There may be some advantages to being able to see your activity on all the Google properties – and on pages that serve up Google ads. This would especially be the case if you are researching a topic across media and need to keep a trail. Or you need to confirm something you found earlier.
Google’s new My Activity page lets you see all your Google history in one place, Napier Lopez, The Next Web (June 28)
Nonetheless, it’s a bit scary to realize that Google could track all activity rather than just web search and therefore deliver more ads. But it might also be true that the ads will be better directed. “Mainly, you can control which kind of ads show up everywhere, across various devices and websites.”
You can find this through “My Account” – or go directly to https://myactivity.google.com/
Google has made it easier to review the information that Google displays about you – and for you to change the detail.
Search on your name to see a small knowledge panel with the profile information and a button to update the profile. Also sign into your Google accound and click on your name in upper right to get to a full page in reasonably clear English on Google’s policy, and to My Account where you can easily turn public into private.
Googling yourself will soon lead to personal privacy controls, Michael Liedtke, AP via Globe and Mail (Jun 2)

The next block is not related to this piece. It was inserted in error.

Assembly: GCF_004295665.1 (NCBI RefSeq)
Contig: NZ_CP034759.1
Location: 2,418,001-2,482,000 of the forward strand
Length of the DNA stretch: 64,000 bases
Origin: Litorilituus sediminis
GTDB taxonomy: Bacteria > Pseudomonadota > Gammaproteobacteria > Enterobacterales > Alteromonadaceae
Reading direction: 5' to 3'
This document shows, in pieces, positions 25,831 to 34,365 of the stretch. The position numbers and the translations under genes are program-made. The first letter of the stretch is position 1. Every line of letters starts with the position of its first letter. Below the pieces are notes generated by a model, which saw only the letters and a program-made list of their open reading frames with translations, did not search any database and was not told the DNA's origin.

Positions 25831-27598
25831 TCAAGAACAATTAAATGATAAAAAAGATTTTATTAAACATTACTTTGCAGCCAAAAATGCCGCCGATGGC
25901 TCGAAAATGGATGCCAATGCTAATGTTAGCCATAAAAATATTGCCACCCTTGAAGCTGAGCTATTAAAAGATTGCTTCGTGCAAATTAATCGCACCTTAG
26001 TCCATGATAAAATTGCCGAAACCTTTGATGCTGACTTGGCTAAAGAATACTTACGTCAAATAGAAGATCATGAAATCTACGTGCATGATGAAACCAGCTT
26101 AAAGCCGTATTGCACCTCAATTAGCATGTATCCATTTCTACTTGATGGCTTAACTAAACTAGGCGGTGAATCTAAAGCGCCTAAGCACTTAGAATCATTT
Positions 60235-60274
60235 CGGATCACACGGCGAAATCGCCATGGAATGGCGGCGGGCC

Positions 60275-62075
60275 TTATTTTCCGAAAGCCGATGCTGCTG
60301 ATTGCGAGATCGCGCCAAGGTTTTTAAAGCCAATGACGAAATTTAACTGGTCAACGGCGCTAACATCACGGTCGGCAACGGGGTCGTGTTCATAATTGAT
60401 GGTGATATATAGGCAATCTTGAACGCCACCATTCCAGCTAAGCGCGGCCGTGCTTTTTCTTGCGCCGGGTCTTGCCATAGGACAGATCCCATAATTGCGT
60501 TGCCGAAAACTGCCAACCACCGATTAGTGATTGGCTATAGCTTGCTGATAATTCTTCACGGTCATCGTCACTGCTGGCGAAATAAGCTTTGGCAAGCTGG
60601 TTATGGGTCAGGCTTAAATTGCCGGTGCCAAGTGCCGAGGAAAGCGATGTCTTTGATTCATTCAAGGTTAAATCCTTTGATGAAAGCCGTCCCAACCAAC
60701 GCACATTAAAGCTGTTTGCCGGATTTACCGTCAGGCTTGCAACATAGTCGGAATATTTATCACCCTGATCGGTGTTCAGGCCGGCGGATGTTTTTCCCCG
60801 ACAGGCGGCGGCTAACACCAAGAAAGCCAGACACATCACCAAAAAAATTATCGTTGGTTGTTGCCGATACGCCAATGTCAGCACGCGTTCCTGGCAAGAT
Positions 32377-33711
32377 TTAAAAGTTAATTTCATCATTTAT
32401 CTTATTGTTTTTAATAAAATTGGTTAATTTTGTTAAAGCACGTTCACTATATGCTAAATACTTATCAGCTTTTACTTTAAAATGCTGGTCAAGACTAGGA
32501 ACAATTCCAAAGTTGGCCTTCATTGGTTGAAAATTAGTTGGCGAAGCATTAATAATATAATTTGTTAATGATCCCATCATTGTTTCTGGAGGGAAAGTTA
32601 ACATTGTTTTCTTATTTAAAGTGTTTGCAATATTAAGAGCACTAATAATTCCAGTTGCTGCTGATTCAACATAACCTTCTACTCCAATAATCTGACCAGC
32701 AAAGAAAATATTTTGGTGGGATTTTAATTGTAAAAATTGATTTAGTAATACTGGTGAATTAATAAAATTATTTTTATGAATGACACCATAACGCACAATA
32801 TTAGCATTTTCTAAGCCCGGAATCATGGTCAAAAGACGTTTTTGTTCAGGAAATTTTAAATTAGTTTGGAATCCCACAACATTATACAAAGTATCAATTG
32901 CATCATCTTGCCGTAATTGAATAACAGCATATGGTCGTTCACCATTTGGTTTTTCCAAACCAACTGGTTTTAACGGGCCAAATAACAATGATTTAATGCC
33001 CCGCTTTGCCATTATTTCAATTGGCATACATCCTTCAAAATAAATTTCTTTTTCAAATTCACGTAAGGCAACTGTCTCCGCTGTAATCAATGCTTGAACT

Hongkiat has compiled a list of search engines that don’t track your search activity — 12 Private Search Engines that Do Not Track You (May ). A list of these is always handy but, as mentioned at Research Buzz, “do your own due diligence”. Not all of these are top notch.
- DuckDuckGo is an excellent search engine.
- A couple on this list are using Google Custom Search – which is ok.
- Yippy has some interesting features but is not forthright in showing the sources of its results and it truncates the results.
- Hulbee looks interesting. It does some analysis of results to pick out key words that may represent concept or topic.
If you are concerned about privacy when browsing, it will be worth while reading about the control center in the Firefox browser regarding protection against tracking and adjusting permissions.
Control Center – manage site privacy and security controls
The Control Center panel opens when you click the Site Info button button in the address bar. It lets you manage security and privacy settings for a website in one place. Use the Control Center to view information about a site and to make choices about site permissions, trackers or insecure content.
What do you want done with your online accounts? Add this to writng your last will and testament: At Google you can make arrangements for your Google services through Account Manager.
How to prepare for your digital afterlife, CNet (Mar 2)
Google doesn’t explicitly talk death, but they do let you decide what happens to your Google accounts — Gmail, Photos, Google Drive, etc — when you haven’t signed into your Google account for a period of time. Google lets you add up to 10 friends and family members who will be notified if your account is inactive for a certain amount of time, and who will (with your permission) be able to download data from your accounts for three months.
It’s hard to find — sign into your Google account, click on your picture for Profile, find My Account, scroll to Personal info and privacy, click on “control your content”, and “assign an account trustee”. Then answer the questions.